If you find a praying mantis in your balcony garden, you may want to leave it there. Known as the praying mantis for its prayerlike stance, this insect is predatory and will feed on common garden pests. Many praying mantises are camouflaged, and you may not notice them.
The praying mantis is a biological form of garden pest control. You can even purchase mantis egg cases at some garden centers in order to release them into your container garden for organic pest control. Once the eggs hatch, the mantis nymphs need to eat a lot – they may actually eat each other if they don’t find enough aphids and other small insects. They can also eat beneficial insects, as well, including ladybugs. If you do want to introduce these interesting insects into your garden for pest control, realize that young will eat aphids, leafhoppers, mosquitoes, caterpillars and other small insects when young. As adults, they will consume larger insects, such as beetles, grasshoppers, crickets and other pests. The praying mantis will also feed on moths at night (this is the only predator that does this). You cannot eliminate all pests from the container garden with praying mantises. Absolutely never use insecticides around your praying mantis partner.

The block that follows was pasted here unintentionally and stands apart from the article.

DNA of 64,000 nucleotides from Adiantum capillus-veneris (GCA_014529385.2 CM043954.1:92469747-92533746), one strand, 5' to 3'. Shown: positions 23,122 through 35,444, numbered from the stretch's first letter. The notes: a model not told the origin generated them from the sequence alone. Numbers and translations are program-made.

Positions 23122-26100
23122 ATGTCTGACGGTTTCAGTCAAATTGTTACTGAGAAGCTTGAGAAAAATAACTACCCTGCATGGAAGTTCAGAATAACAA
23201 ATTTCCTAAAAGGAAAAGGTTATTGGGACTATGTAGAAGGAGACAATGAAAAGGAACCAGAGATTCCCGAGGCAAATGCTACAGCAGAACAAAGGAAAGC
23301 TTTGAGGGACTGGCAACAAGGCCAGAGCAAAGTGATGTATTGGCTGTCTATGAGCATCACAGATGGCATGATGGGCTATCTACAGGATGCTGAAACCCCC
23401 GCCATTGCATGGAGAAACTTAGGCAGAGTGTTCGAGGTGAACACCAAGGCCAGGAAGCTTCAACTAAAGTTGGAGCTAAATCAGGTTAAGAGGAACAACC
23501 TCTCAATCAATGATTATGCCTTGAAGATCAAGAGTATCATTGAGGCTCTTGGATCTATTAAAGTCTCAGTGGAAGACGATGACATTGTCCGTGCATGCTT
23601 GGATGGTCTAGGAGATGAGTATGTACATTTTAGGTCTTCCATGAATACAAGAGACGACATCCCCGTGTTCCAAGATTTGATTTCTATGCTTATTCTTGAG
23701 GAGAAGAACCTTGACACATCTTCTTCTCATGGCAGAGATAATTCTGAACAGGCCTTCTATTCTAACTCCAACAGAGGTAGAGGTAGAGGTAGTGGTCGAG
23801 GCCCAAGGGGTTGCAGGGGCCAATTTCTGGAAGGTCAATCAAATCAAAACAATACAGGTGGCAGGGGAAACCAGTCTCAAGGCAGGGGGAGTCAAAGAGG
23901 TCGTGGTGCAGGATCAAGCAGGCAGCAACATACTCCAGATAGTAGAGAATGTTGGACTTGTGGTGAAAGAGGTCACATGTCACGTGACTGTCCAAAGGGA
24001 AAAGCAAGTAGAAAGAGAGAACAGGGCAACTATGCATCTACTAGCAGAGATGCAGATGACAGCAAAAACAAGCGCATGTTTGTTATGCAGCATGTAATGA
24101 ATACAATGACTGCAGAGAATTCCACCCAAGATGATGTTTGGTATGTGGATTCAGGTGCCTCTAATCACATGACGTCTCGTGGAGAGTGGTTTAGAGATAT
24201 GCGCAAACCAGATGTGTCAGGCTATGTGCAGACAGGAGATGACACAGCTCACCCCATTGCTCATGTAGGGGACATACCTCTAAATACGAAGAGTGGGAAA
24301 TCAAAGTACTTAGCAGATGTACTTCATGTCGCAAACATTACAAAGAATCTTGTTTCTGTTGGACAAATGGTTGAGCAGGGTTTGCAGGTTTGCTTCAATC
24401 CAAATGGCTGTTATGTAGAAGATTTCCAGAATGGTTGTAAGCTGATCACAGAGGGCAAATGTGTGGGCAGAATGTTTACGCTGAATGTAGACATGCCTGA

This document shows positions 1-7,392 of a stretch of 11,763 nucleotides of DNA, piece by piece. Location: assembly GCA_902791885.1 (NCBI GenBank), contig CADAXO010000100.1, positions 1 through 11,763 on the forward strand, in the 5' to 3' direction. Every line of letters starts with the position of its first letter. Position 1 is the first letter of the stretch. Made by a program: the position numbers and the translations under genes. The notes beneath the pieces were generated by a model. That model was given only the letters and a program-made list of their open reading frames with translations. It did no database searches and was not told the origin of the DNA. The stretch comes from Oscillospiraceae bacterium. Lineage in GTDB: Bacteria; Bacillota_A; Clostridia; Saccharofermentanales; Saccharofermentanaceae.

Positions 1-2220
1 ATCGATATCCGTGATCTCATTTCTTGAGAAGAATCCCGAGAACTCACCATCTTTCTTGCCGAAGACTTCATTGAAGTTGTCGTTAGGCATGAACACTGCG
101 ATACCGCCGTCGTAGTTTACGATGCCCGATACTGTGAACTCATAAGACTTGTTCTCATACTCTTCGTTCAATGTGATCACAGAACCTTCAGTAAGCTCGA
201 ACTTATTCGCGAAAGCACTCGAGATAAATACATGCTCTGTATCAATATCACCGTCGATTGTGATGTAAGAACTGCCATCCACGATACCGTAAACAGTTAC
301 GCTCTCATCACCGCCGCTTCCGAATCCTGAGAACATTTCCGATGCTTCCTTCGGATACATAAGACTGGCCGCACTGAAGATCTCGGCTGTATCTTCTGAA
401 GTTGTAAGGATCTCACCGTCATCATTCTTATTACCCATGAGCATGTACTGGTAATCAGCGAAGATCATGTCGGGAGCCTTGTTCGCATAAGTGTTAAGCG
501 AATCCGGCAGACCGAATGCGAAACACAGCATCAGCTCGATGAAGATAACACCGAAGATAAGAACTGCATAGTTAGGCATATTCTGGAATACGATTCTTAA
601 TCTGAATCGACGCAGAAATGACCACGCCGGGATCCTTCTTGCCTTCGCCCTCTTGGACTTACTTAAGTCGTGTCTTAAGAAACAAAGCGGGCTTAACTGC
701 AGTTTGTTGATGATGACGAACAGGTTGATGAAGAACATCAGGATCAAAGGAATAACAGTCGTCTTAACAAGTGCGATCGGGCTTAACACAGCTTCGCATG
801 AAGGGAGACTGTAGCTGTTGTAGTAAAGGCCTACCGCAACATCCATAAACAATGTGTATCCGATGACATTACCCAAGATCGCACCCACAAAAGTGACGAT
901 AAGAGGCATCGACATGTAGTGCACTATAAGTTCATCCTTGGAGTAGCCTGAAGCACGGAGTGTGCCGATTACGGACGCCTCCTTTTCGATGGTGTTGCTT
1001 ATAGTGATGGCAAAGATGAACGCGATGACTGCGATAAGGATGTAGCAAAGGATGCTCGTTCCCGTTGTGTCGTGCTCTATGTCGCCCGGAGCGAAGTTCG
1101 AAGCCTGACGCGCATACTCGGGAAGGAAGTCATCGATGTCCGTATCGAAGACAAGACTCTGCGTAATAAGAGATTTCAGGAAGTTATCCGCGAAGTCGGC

You may have heard that killing a praying mantis is illegal and subject to a fine. Even though you may rarely see a praying mantis, this is not at all true. It is an urban legend. There is only one species in the world (a Spanish species) that is listed as threatened. Other areas in the world may eventually list their mantises as threatened because of current habitat destruction. Mantises are not threatened in the United States.
Praying mantises will live for less than a year in your garden, and egg casings overwinter and hatch in the spring. Some people collect egg casings in the winter and keep praying mantises as pets in terrariums.